The country is targeting significant usage of shared solutions and digital services by the end of 2024. Industry experts believe the country will enter the third wave of technology during the digital transformation, with 750 tech companies, 1,000 IT and IT infused startups and 500 other technology startups in place by 2024. The government technology agency is estimating this expansion would enable the industry to reach the $3 billion export revenue.

Sri Lanka is also emerging as a global IT Business Process Outsourcing (BPO) destination of choice in several key areas.  Sri Lanka was ranked 25th among the top 50 global outsourcing destinations in 2019 by AT Kearney.  Sri Lanka’s software industry has grown significantly over the past decade.  The software services sector includes telecommunications, banking, financial services, and insurance (BFSI) and software testing.  The BPO sector includes financial & accounting services, investment research, engineering services, and UK-based legal services.  According to the World Bank, Sri Lanka has relatively low labor costs compared to other BPO destinations.  HSBC, RR Donnelley, Sysco LABS, Astron, 3SG, HelloCorp, Innodata, and WNS Global Services have set up call centers or BPO operations in Sri Lanka.  Numerous U.S. companies, many small or medium sized, are developing software in Sri Lanka.  The government seeks to further develop Sri Lanka as a base for information technology, call centers, and outsourcing.

The telecommunications sector in Sri Lanka is one of the country’s most dynamic sectors, contributing significantly, both directly and indirectly, to investment, employment, productivity, innovation, and overall economic growth.  Sri Lanka’s telecommunication market has five mobile operators serving a population of 22 million.  The telecommunications sector in Sri Lanka is responsible for substantial FDI.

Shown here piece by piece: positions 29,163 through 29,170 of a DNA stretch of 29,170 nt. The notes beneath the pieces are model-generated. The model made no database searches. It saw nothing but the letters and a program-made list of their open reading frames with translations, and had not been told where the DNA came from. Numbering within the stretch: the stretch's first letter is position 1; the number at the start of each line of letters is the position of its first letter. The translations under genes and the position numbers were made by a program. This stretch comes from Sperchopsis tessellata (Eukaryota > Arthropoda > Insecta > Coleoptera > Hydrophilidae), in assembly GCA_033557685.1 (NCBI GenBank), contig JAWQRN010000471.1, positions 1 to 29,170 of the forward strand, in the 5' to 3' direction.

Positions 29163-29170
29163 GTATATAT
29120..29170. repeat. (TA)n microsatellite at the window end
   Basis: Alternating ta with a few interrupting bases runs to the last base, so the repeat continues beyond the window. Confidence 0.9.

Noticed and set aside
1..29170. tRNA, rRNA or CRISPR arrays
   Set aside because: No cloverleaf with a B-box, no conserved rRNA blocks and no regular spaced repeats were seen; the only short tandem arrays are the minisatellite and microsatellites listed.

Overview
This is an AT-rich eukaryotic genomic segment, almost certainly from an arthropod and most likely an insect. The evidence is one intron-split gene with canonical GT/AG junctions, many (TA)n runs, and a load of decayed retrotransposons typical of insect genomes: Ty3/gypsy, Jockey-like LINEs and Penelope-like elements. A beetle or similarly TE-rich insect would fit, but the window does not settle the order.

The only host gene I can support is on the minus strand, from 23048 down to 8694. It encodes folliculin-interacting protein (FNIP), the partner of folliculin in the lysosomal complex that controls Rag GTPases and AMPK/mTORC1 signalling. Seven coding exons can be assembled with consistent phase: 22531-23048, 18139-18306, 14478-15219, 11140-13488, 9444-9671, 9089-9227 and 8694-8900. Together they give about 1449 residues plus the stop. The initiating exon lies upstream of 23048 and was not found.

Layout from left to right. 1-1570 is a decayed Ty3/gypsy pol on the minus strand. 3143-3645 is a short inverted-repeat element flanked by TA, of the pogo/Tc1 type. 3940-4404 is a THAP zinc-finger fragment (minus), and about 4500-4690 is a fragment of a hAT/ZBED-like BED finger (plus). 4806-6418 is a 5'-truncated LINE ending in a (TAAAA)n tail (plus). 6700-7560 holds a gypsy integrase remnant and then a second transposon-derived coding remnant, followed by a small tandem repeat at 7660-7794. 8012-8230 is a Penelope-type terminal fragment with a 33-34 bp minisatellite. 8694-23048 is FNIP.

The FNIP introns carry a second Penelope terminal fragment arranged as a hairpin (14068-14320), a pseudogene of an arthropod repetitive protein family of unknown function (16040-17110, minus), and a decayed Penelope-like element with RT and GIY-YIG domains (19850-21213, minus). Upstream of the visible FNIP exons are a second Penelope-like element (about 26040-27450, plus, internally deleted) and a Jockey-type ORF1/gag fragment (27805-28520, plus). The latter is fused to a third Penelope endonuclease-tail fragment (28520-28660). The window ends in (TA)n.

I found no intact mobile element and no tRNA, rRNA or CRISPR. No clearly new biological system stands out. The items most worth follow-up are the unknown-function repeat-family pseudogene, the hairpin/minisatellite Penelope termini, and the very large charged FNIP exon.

Sri Lanka is connected to the Southeast Asia-Middle East-West Europe 4 (SEA-ME-WE 4) and SEA-ME-WE 5 projects, the submarine cable systems linking Southeast Asia to Europe via the Indian Sub-Continent and Middle East.  The projects aim to take these regions to the forefront of global communication by significantly increasing the bandwidth and global connectivity of users along its route between Singapore and France.  SEA-ME-WE 4 fiber optic cables provide a bandwidth capacity of 4.26 terabits per second, with a 25-year guaranteed lifespan for the technology.  SEA-ME-WE 5 has an increased bandwidth capacity of 24 terabits per second.  This submarine cable system offers Sri Lanka a competitive regional bandwidth advantage and provides the opportunity for Sri Lanka to become a globally competitive business hub.  The proposed Southeast Asia–Middle East–Western Europe 6 project is expected to supply an additional 12 terabits per second of bandwidth capacity, bringing more capabilities to Sri Lanka’s IT sector.

Leading Sub-Sectors

  • Telecommunications Equipment and Infrastructure
  • Software
  • Mobile applications


  • Opportunities for digitizing the government procurement system.
  • There are opportunities for U.S. software and hardware vendors.
  • There are opportunities for software application (app) development.
  • There are opportunities for telecommunications equipment.


  • Information and Communication Technology Agency         
  • Sri Lanka Association for Software and Services Companies